Roger of Wendover:
National Regulations of Weights & Measures, 1187-1228
In the same year , on the day of St. Edmund the king and martyr, King Richard, at
the instance of Hubert archbishop of Canterbury and justiciary of England, made a decree
at Westminster, that, throughout England all measures of corn and pulse, both in cities
and other places, should be of the same size, and especially the measure of ale, wine, and
the weights of merchants. It was also decreed that woolen cloths in all parts of the
kingdom should be two ells wide, within the borders, and should be as good in the middle
as they were at the sides. It was, moreover, decreed that no trader should hang up before
his shop red or black cloths, or anything else by which the sight of purchasers should be
deceived in choosing a good cloth. A decree was also passed that no dye, except black,
should be anywhere made use of in the kingdom, except in the capital cities or the
boroughs; and if any one should be convicted of transgressing any of these laws, that his
body should be imprisoned, and his goods confiscated to the revenue.
King Henry [III] kept Christmas with all due solemnity at York  and immediately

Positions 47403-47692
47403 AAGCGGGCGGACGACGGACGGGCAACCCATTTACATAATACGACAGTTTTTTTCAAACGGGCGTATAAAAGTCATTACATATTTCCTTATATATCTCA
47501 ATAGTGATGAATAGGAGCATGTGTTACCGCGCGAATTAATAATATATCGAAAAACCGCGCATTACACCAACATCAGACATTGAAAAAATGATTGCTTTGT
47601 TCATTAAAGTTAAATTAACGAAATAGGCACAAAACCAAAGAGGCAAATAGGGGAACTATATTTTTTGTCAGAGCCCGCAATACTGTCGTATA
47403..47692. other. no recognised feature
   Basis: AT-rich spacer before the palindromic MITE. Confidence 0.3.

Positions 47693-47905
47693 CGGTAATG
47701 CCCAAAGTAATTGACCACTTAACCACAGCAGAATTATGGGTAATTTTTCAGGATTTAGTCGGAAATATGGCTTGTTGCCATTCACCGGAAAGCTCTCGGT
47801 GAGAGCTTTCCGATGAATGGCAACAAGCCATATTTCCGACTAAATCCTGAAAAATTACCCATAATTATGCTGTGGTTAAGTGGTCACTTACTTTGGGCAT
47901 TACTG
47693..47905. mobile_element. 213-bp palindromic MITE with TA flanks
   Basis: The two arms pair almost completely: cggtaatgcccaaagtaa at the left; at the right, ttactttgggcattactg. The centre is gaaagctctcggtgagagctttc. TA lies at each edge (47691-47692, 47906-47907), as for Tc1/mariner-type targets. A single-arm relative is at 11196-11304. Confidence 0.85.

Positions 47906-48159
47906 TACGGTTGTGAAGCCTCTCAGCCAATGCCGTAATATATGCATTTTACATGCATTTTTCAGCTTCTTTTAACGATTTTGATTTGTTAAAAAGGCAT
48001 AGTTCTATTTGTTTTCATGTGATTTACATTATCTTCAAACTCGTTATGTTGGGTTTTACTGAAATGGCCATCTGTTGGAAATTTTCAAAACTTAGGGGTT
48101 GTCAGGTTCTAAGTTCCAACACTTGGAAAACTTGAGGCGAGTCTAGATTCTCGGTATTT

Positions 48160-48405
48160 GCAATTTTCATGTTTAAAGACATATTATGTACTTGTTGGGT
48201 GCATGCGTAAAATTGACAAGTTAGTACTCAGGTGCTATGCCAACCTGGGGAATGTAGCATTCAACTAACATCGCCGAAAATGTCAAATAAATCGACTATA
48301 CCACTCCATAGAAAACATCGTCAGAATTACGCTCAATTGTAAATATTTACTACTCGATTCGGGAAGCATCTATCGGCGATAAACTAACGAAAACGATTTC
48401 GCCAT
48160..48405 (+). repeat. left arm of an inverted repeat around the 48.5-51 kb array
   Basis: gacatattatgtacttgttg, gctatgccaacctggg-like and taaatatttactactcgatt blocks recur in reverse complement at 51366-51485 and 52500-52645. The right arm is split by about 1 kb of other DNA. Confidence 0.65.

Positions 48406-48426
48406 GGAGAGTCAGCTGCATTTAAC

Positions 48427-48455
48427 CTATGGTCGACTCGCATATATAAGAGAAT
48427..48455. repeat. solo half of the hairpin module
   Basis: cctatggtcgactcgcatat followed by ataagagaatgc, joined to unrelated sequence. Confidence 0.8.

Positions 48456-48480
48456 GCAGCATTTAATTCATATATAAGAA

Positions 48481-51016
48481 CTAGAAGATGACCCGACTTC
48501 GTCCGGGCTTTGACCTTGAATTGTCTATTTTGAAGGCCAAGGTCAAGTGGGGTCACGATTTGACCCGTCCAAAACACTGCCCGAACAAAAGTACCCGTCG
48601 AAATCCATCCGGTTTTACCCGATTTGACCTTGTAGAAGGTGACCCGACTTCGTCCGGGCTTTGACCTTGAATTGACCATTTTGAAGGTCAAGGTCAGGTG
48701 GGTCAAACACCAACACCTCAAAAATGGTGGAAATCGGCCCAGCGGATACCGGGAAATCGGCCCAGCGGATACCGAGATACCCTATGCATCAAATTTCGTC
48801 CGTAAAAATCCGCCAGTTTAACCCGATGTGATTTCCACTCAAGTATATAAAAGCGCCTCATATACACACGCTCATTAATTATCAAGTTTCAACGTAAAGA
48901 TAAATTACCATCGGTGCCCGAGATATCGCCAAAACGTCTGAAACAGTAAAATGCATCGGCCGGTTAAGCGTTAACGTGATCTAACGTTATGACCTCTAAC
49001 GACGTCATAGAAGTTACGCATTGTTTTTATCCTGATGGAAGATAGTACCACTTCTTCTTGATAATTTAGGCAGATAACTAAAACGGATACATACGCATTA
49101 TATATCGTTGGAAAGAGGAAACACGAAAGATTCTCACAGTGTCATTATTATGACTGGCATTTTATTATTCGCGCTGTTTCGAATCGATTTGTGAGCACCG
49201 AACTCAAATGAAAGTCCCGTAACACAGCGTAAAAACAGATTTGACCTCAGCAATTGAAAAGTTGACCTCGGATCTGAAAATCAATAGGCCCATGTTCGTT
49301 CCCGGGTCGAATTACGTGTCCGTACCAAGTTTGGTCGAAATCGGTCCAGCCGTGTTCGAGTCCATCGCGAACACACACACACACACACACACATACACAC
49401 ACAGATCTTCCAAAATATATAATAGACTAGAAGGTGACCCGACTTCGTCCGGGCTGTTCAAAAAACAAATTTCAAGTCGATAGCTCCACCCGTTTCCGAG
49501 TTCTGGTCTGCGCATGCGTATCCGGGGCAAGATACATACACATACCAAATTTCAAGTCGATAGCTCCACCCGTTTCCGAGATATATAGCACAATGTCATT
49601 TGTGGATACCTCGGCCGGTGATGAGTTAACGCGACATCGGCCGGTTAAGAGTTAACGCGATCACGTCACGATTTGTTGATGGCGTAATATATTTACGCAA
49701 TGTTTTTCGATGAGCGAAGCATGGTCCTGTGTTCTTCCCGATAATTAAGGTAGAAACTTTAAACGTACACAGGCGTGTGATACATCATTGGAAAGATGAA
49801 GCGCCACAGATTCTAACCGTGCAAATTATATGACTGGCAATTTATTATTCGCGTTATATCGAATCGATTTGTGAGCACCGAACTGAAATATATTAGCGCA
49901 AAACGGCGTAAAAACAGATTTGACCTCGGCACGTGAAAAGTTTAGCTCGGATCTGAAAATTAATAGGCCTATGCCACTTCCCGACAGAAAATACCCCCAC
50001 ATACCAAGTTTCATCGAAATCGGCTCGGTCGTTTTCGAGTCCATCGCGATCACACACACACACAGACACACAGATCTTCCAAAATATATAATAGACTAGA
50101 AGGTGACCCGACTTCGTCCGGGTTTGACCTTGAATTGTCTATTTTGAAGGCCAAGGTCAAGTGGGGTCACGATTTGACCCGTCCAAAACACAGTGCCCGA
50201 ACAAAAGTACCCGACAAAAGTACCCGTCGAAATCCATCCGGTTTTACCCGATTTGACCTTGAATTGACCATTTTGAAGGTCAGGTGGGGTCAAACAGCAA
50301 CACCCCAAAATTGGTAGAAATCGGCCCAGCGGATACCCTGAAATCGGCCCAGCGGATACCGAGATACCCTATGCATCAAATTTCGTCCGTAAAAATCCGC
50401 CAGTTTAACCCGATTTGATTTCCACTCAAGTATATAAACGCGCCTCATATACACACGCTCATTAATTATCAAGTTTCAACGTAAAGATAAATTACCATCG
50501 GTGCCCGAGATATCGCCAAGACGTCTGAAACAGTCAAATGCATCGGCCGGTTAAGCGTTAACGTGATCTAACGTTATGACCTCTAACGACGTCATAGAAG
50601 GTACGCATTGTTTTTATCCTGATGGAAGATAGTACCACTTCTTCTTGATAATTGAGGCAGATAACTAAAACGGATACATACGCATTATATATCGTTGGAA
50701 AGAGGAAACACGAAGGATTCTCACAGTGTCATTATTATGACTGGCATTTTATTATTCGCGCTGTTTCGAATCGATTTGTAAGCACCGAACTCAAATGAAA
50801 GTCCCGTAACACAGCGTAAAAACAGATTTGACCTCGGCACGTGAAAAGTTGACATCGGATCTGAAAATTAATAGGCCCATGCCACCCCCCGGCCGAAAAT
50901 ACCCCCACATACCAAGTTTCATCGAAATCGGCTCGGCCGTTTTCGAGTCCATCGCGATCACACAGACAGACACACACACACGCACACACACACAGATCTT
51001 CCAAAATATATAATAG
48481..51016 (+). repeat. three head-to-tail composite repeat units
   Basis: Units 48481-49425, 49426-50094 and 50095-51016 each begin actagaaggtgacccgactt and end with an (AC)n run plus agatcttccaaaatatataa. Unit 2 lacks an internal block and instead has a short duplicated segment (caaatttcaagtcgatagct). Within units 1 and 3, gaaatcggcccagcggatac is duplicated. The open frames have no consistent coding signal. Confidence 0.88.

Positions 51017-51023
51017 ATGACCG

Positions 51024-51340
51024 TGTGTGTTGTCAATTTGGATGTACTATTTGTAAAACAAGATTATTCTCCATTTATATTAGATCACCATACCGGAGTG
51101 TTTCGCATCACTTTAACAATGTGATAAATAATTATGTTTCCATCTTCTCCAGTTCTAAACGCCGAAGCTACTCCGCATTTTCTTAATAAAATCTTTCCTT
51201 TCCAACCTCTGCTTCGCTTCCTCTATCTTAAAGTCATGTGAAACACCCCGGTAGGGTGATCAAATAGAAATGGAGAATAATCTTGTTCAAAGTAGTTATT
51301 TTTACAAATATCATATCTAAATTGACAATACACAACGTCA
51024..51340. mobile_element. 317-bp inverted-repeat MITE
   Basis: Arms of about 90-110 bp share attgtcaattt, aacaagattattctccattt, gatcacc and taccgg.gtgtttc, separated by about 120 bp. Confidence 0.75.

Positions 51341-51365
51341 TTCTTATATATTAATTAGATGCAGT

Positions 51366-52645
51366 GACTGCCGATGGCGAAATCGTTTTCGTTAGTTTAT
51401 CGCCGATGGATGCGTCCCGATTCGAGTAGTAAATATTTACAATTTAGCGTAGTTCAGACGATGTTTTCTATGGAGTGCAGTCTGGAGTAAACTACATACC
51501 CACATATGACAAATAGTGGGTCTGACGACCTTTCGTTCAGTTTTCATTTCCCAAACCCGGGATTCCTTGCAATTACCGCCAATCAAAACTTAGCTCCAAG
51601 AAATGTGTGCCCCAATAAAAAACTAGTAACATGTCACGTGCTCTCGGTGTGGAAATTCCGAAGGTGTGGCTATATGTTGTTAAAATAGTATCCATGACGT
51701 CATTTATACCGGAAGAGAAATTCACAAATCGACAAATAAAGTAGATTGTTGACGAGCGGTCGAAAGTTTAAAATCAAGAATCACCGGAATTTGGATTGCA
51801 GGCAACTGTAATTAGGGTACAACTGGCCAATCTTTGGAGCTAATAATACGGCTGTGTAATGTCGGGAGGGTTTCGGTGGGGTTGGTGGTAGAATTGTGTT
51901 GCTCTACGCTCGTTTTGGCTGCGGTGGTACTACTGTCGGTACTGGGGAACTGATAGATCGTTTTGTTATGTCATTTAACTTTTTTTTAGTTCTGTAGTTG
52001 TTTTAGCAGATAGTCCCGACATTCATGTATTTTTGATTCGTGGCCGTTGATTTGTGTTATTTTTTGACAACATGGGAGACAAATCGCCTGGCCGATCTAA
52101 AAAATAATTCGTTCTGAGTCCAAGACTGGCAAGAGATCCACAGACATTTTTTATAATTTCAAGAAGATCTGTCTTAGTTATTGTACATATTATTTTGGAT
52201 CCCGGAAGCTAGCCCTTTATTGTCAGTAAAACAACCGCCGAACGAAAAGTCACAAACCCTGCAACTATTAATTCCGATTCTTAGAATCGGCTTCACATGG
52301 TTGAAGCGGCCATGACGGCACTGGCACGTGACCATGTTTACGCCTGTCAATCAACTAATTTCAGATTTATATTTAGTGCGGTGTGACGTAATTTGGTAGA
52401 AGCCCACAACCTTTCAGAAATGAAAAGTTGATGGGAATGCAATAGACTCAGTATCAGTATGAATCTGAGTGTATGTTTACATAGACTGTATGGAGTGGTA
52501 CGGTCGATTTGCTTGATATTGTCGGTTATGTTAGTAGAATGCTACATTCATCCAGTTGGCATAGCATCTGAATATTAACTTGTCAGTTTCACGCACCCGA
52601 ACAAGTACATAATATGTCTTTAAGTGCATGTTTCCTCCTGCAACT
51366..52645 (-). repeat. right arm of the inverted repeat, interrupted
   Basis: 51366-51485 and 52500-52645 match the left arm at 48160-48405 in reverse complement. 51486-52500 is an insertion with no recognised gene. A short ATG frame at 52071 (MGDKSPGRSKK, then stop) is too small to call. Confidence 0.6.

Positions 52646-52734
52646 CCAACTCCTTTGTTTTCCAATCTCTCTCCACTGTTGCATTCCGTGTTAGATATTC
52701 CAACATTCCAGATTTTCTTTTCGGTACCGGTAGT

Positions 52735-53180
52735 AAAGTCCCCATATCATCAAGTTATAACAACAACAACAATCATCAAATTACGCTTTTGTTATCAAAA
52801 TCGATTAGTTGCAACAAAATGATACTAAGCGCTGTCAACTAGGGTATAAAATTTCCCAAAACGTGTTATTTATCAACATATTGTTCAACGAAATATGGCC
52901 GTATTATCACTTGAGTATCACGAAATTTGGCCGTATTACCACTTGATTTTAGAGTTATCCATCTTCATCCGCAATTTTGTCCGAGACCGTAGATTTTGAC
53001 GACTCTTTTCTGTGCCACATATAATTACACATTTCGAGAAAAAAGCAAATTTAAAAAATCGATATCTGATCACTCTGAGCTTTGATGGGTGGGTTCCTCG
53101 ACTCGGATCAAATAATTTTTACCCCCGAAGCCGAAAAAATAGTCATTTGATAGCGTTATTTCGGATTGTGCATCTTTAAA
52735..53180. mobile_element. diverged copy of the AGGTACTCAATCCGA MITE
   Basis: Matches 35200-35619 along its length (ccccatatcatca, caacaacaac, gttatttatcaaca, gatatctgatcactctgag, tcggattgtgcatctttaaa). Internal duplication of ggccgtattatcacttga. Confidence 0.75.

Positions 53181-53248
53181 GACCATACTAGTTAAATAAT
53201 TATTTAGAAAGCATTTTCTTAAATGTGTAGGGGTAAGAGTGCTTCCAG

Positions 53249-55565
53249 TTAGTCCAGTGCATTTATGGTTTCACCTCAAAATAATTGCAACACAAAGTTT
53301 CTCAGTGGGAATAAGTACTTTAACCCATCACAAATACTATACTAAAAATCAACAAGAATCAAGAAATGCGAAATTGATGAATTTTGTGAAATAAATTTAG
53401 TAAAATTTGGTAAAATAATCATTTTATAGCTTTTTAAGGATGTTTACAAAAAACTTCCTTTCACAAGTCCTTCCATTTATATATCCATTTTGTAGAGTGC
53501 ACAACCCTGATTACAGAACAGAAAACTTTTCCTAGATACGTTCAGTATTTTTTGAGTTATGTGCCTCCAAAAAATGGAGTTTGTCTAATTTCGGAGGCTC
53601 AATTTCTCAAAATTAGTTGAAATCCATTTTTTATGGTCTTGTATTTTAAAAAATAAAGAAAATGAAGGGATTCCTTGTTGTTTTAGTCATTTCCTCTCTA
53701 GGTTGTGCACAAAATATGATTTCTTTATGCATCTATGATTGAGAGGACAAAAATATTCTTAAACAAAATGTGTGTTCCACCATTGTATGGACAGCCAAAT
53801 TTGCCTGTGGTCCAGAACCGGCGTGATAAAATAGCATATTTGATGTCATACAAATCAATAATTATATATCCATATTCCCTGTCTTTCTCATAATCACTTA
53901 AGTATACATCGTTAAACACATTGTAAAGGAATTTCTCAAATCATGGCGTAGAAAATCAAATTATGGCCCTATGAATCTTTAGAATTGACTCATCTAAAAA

afterwards set out by the direct road for London. In this journey he found a deficiency in
the measures of corn, wine, and beer, of which he broke some and burnt others, and
substituting larger ones, he ordered the bread to be made of heavier weight, and that
those who broke this law should be heavily fined.
From: Roger of Wendover's Flowers of History, trans. by J. A. Giles, (London: H.
G. Bohn, 1849), Vol. II, pp. 169, 497, reprinted in Roy C. Cave & Herbert H. Coulson, A
Source Book for Medieval Economic History, (Milwaukee: The Bruce Publishing Co., 1936;
reprint ed., New York: Biblo & Tannen, 1965), pp. 103-104.
Scanned by Jerome S. Arkenberg, Cal. State Fullerton. The text has been modernized by
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© Paul Halsall, September 1998